The dominant focus in this issue was the need to significantly improve chronic disease management, and the potential value of primary healthcare as the vehicle to achieve this. There was a demand for the creation of new models of integrated service delivery that documented and balanced the relative value of public versus private delivery. There was also interest in the consequences for care-giver burden of adopting different service delivery models, and better documentation of the evolving role of informal and voluntary care. Potentially valuable roles were highlighted for home- and community-based technology, such as home health monitors, and social programs, such as care-giver support. The focus needs to be on models for rural areas, different socio-economic groups, and different cultures, not just on models for traditional urban areas. Finally, attention is needed for training and workforce development to increase the capacity for this kind of service delivery.

A final note on population and public health

The focus of the consultations was on healthcare services. Nevertheless, some participants raised the importance of population and public health, especially the interaction between these areas and eventual need for and use of healthcare services. Besides the obvious link between public health emergencies and the consequent surge capacity needed in healthcare services, issues were raised such as the reduction in pressure on healthcare resources if more effective disease prevention and health promotion services were implemented. The impact of complementary and alternative medicines on the population's health was raised as a burgeoning issue. Finally, the public health workforce was seen as being poorly integrated into the system; hence there is a need for incentives and professional alignments to increase their roles as functioning members of the healthcare team. Particular emphasis was put on improving health and reducing health disparities of minority groups.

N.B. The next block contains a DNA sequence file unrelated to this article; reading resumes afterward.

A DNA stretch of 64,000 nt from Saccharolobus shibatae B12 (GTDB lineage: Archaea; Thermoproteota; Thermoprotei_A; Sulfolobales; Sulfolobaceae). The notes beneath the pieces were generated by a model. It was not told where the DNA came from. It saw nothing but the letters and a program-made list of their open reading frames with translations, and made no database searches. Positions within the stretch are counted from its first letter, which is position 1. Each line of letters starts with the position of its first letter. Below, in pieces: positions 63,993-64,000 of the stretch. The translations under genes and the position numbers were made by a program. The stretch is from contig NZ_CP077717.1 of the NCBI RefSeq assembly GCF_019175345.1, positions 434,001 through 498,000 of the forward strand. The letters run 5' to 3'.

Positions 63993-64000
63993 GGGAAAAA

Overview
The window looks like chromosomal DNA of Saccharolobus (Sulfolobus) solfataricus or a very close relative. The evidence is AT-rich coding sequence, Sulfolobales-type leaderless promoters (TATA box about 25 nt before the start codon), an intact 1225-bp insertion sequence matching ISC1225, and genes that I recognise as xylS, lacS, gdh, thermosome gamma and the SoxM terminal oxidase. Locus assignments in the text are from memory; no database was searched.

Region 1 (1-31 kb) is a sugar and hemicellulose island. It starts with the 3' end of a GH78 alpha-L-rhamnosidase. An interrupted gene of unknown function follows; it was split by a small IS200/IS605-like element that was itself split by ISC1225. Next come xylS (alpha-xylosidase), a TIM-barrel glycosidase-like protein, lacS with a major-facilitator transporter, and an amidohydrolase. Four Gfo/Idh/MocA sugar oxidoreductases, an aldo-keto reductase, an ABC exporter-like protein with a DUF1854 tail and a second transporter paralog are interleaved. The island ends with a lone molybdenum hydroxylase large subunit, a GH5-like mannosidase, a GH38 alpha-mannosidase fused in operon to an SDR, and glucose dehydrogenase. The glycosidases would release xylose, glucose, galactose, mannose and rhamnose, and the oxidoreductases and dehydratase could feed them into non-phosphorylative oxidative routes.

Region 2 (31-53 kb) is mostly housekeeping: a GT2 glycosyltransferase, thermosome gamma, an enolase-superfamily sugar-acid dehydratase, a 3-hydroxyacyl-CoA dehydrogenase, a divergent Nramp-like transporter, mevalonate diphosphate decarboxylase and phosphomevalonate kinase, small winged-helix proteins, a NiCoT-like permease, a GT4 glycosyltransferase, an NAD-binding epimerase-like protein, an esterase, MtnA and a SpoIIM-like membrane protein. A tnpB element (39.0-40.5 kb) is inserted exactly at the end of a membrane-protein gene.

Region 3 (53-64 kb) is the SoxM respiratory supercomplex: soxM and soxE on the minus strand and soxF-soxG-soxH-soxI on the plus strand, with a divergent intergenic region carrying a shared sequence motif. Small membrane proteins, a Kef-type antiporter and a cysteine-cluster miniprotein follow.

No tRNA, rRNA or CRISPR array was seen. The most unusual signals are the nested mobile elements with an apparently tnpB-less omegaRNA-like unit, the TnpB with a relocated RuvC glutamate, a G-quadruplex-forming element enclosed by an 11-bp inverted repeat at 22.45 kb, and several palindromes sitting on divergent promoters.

These issues will be brought to the attention of the Institute of Population and Public Health in the Canadian Institutes of Health Research.